Hubbub: Chuck Hogan
This book is straight out of the Boston noir genre, right?
It is, right. I call it “Boston No-R.” Get that? No-R.
I get that. Clever.
I’m trying to copyright it or patent it, whatever.
At the beginning of the book, you have a disclaimer to the people of Charlestown, like, “Hey, this is about a few bad guys but I know that you’re not all terrible.”
I just didn’t want to get my car windows broken. It’s a crime book through and through, but all of my grandparents either grew up or came through South Boston, which is so similar to Charlestown. It was important to me not to sully the name of Charlestown.
Now that it’s going to be a big movie, you might need to get double-reinforced windows.
I was scheduled to do a reading at the Charlestown Public Library when the book first came out. A day or two before, I got a call from the librarians and they were like, “We just want to let you know, we’ve had some calls and there are some people who aren’t happy.” So I thought, Great. But we had a huge crowd. There’s a toast at the beginning of the book, which I read and got a standing ovation, my first ever. So I immediately read it again.
The book is set in the ’90s, so a lot’s changed — you talk about robbing BayBanks. But the one thing that’s the same is Tim Wakefield. You’ve got a riff on Tim Wakefield.
It’s the same complaint, too, that they need to force him to retire.
So how did you find out they were going to do the movie? Did you get a call from Ben Affleck, or…
No, they don’t do the Ed McMahon thing.
Affleck didn’t show up at your door with a giant check?
Not with a giant anything. The book went through a number of different people… At some point, I heard that Ben Affleck was going to do it, but I thought, That can’t be. And then maybe six or eight months later, I was checking Variety online and it said something like, “Affleck moves to The Town.” I was like, “That sounds like my book.”
That’s like finding out you got traded from ESPN. Did you ever get to go on set?
I did. During the last week of filming, when they were at Fenway Park. I had a friend who snuck me on set.
Wait, you had to sneak onto the set of your own movie?
I wasn’t sure if I was going to be invited, and this stuff doesn’t happen every day. But then I did get legitimately invited.
Did they pick your brain at all?
I had lunch with Ben and all we did was talk about the story, but it was already done by then. He had been living with it for almost two years. He didn’t need any help from me.
You’ve been able to screen the movie. What did you think?
It was completely surreal, having dreamt it up so many years ago; my plan is to see it pretty much every night it’s out. I may never get another movie made, so I’ve got to soak it up while I can.
Do you get a ticket to the premiere?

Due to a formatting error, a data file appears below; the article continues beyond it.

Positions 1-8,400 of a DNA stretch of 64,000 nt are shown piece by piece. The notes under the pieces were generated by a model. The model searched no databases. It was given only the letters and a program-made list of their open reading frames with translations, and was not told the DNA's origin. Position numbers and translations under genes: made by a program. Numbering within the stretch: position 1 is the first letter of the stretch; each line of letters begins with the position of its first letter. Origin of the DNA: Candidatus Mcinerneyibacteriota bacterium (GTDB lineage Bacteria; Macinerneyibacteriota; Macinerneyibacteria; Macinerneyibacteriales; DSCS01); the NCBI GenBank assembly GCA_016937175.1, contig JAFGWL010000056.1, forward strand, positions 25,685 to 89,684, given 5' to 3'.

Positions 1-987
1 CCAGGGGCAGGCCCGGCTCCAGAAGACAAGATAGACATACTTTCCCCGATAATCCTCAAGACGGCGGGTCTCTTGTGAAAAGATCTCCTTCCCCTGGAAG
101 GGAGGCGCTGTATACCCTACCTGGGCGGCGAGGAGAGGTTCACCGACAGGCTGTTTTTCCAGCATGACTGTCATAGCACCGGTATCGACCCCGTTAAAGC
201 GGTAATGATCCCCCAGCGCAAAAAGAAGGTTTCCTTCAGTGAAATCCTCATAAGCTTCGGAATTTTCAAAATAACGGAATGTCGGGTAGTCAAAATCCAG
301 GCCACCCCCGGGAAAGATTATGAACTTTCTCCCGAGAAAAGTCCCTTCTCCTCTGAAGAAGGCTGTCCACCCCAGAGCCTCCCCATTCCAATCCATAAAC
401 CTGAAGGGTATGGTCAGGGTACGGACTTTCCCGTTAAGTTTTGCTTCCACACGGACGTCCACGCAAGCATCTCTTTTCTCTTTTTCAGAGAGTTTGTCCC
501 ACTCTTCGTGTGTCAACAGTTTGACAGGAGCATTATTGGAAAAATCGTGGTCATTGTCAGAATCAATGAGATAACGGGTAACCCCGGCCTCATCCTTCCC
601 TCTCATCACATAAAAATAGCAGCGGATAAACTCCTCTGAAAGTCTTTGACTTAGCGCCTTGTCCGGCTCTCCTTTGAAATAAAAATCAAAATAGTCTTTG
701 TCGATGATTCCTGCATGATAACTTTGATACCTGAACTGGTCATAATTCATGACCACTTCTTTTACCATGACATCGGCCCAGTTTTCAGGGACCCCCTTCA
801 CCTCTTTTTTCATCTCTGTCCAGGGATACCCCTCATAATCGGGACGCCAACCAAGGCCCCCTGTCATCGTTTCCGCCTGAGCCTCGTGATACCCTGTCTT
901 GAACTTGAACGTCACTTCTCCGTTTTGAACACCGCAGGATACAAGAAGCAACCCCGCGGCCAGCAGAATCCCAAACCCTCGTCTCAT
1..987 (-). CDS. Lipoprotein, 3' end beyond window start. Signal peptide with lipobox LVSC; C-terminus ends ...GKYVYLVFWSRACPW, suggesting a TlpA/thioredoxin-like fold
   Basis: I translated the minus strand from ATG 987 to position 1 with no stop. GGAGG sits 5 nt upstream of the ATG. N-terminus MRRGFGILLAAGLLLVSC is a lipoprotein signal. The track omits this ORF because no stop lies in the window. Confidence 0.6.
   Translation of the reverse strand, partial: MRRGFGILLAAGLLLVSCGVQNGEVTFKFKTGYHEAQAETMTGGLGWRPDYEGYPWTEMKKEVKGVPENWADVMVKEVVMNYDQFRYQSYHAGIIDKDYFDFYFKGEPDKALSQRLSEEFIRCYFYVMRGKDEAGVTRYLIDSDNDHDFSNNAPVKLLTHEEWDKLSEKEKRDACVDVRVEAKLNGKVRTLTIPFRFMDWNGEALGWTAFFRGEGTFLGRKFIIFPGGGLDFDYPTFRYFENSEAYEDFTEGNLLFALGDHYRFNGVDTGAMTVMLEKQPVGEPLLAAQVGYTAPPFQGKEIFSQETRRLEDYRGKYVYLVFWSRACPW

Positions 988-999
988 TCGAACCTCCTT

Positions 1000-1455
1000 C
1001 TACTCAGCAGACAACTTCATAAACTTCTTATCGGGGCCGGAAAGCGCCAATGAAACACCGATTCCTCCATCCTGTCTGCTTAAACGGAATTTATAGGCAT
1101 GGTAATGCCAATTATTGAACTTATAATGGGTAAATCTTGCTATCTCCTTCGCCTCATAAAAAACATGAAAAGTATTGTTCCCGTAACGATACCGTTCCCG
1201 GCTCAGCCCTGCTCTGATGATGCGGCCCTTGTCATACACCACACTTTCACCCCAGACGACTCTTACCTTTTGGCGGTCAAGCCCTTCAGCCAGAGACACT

They are contractually obligated to invite me. I can’t wait.
I read somewhere that when you’re writing your novels, you like to cast the characters as if it were a movie. So how do you think the producers did?
In fact, I never do that — it’s my wife. When I write something, I give it to her. She reads it, lets me know what she thinks, and then she’s like, “I see this person and that person.” But she definitely mentioned Ben Affleck early on — and this is going back to 2003, I think — when I was writing it.
Oh yeah, absolutely. She loves the cast now, and I certainly love the cast now. And I’ll say, as the person who created the characters, the actors really do seem to get it. It’s really exciting and really strange for me to watch.
So when you got to go on the set, you had lunch with Ben Affleck. How’d that go? Good guy?
Great guy. Yeah, really good. He really gave his all to the movie, that was obvious. And in person he was fantastic. We talked throughout this whole craft services lunch in a tent full of people they set up near City Hall. They were relighting the scene, and we kept talking until we were the only two people in the entire tent. So it was great. I’m really lucky. I feel like he brought stuff to this movie that no one else would bring. He did a lot of research on his own. He went way over and above what 99.9 percent of filmmakers would do.
Like what type of stuff?
Going to prisons, I know that. Interviewing a lot of bank robbers. Just stuff like that, really. It seems like, my impression from everybody there was that he was hands-on in every department — casting and location and everything.
Maybe there is something to having a Bostonian do the movie, since one of the cool things about your book is how local it is. You set scenes at really specific places, like Espresso Royale, Canestaro’s on Peterborough Street, the movie theater in Braintree.
Yeah, yeah. Partly, when you’re working on a book, any shorthand is good. Putting stuff like that in lightens the workload a little. The other part is that it’s just fun. It’s really fun to think about things happening in places that you know well and just sort of immersing the story in those details.
My favorite part is when you have that chase scene on the C Line. It’s great because there are like 12 stops within three feet of one another, and the FBI agent gets pissed about it and commandeers the train. I think everyone who’s ever ridden the C Line has dreamed of doing that.
Exactly. That’s a train I rode all the time and to be able to, in my mind at least, hop on it and take it over — it’s just fun.
One last thing, since you’ve also written vampire books. I’m not sure you realize this, but between those and the Boston books, you’re sitting on like the two hottest genres out there. If you could combine them to make a Boston vampire book, I think that would be gold.
It’s funny because, as you say, The Town [as a novel] came out before The Departed, and [coauthor Guillermo del Toro] and I started working on these vampire books before Twilight and we just sort of ran into these things. But you’re absolutely right. I gotta hang up right now and get on that.